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When a robot begins to look too much like a person, we get suspicious. The aversion expresses itself in self-doubt and the question as to how humankind still distinguishes itself from the machine. This strange feeling has been described by Japanese roboticist Masahiro Mori as the ‘uncanny valley’ and forms the starting point for Rimini Protokoll’s theatrical performance. Working for the first time with playwright Thomas Melle, the German collective created a humanoid robot bearing his physical appearance. The life-like, mechanical doppelgänger takes the place onstage of the human original. This substitution raises a lot of questions. What happens to the original when the copy takes over? Does the original get to know itself better thanks to its electronic alter ego? Are the copy and the original doomed to compete or will they conclude a pact? And as spectators, do we feel as much empathy for the human being as for the machine? Uncanny Valley is an unsettling confrontation with the thinning boundary between the two.
By: Rimini Protokoll (Stefan Kaegi) & Thomas Melle/Müncher Kammerspiele
Concept, text & direction: Stefan Kaegi
Text, body & voice: Thomas Melle
Equipment: Evi Bauer
Animatronic: Chiscreatures Filmeffects GmbH
Manufacturing and art finish of the silicone head/coloration and hair: Tommy Opatz
Dramaturgy: Martin Valdés-Stauber
Video design: Mikko Gaestel
Music: Nicolas Neecke
Surtitling: Babel Subtitling
Presentation: Kunstenfestivaldesarts, Kaaistudio’s
Production: Münchner Kammerspiele
Coproduction: Temporada Alta (Girona), Berliner Festspiele (Berlin), Immersion - Feodor Elutine (Moskau), SPRING Performing Arts Festival (Utrecht), FOG Triennale Milano Performing Arts (Milan), donaufestival (Krems)
Performing rights by: Rowohlt Theater Verlag, Reinbek bei Hamburg
With the support of: German Ministry of Foreign Affairs and Goethe Institut
Stefan Kaegi has staged documentary theatre plays, radio dramas and site-specific productions with various constellations of people, often linking economic relations to its impact on humans. For example, Kaegi has toured the world with two Bulgarian truck drivers and a converted truck and has staged 10,000 locusts at the Schauspielhaus Zurich. His audio tour Remote X can currently be heard in Moscow, Berlin and Shanghai. At the Théâtre Vidy in Lausanne, Kaegi staged Nachlass (Legacy) with people who do not have long to live. Together with Helgard Haug and Daniel Wetzel, Kaegi works under the label Rimini Protokoll, which was awarded the Silver Lion for Theatre at the Venice Biennale in 2011. Most recently, Rimini Protokoll staged the multi-player video Situation Rooms about the global arms trade. The Hamburg Schauspielhaus celebrated the premiere of a simulation of a World Climate Change Conference, which was also shown at the Kammerspiele in 2015. In Canada, Rimini Protokoll staged 100 % Montreal with 100 representatives of the city, who were selected according to statistics. In Santiago de Chile, hundreds of memories of the Pinochet era were programmed for the App Recuerdos. Together with the Münchner Kammerspiele, Rimini Protokoll last staged Top Secret International (State 1) in the rooms of the Munich Glyptothek.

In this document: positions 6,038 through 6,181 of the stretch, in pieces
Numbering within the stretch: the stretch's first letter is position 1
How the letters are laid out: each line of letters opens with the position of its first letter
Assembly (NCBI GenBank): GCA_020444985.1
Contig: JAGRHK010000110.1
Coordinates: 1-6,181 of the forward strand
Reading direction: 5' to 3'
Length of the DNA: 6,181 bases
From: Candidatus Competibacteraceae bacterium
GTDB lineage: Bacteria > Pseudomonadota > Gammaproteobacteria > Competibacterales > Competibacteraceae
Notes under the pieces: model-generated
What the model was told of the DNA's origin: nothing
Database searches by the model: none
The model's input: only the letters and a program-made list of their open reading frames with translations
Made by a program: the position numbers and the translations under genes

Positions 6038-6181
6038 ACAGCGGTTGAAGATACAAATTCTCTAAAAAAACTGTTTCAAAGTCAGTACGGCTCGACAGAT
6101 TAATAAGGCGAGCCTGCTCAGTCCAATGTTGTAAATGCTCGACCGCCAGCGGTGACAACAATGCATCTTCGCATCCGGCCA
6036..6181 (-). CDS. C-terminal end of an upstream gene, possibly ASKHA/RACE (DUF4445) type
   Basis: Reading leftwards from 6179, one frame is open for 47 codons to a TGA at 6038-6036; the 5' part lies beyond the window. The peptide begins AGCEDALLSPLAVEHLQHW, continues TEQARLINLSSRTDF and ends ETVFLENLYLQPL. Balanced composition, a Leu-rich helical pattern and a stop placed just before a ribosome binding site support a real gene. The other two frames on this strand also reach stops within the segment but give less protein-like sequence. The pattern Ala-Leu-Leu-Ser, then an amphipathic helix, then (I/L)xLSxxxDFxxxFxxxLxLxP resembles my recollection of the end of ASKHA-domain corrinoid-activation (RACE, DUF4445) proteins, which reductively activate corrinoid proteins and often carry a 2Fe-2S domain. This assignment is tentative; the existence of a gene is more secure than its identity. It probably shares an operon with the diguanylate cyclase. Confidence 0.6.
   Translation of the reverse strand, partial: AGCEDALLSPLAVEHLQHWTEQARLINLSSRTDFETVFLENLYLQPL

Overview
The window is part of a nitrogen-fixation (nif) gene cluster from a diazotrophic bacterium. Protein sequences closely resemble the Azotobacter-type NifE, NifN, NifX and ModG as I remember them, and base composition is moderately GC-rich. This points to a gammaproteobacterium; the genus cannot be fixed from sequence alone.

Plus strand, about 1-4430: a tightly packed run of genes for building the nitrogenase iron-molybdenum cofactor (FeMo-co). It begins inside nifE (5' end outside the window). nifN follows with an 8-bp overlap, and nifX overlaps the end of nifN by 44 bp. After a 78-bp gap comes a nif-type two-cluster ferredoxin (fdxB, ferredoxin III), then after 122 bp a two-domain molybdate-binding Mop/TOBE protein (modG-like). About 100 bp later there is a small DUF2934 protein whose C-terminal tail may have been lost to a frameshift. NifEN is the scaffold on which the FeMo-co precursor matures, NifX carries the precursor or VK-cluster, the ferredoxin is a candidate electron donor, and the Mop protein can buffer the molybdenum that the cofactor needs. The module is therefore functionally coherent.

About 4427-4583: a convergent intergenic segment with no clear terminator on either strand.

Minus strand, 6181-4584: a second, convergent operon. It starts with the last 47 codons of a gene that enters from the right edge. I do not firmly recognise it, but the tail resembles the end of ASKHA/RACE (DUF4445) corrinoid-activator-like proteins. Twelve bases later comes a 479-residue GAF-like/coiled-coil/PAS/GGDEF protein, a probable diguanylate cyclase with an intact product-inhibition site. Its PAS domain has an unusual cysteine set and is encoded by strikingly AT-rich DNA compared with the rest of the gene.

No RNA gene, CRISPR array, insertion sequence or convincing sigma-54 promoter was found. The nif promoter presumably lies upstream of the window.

Thomas Melle studied comparative literature and philosophy in Tübingen, Austin, Texas and Berlin. In 2004 he made his debut as a playwright with 4 Million Doors (written together with Martin Heckmanns). In 2007 the short story collection Raumforderung for which he received the advancement award of the Bremen Prize for Literature in 2008. His debut novel Sickster (2011) was awarded the Franz Hessel Prize. His novel 3000 Euro followed in 2014, which was shortlisted for the German Book Prize. In 2015, Thomas Melle, who lives in Berlin, received the Berlin Art Prize. In the following year, he was shortlisted for the German Book Prize for Die Welt im Rücken (The World at Your Back, 2016). In this book Melle offers an extraordinary insight into the live and the reasoning of a person suffering from manic depression. It was awarded the Klopstock Prize for New Literature and the testimonial of the Schiller Foundation. The stage adaptation of the dramatised novel at the Vienna Burgtheater (directed by Jan Bosse) with Joachim Meyerhoff as the protagonist was selected for the Berlin Theatertreffen in 2018. Twice Thomas Melle has been nominated for the Mülheimer Dramatikerpreis: in 2016 for Bilder von Uns and in 2018 for Transfer. – For Uncanny Valley a doppelgänger was made of Thomas Melle. The writer’s face and hands were copied and his body measured. Thomas Melle wrote the text for Uncanny Valley together with the director Stefan Kaegi.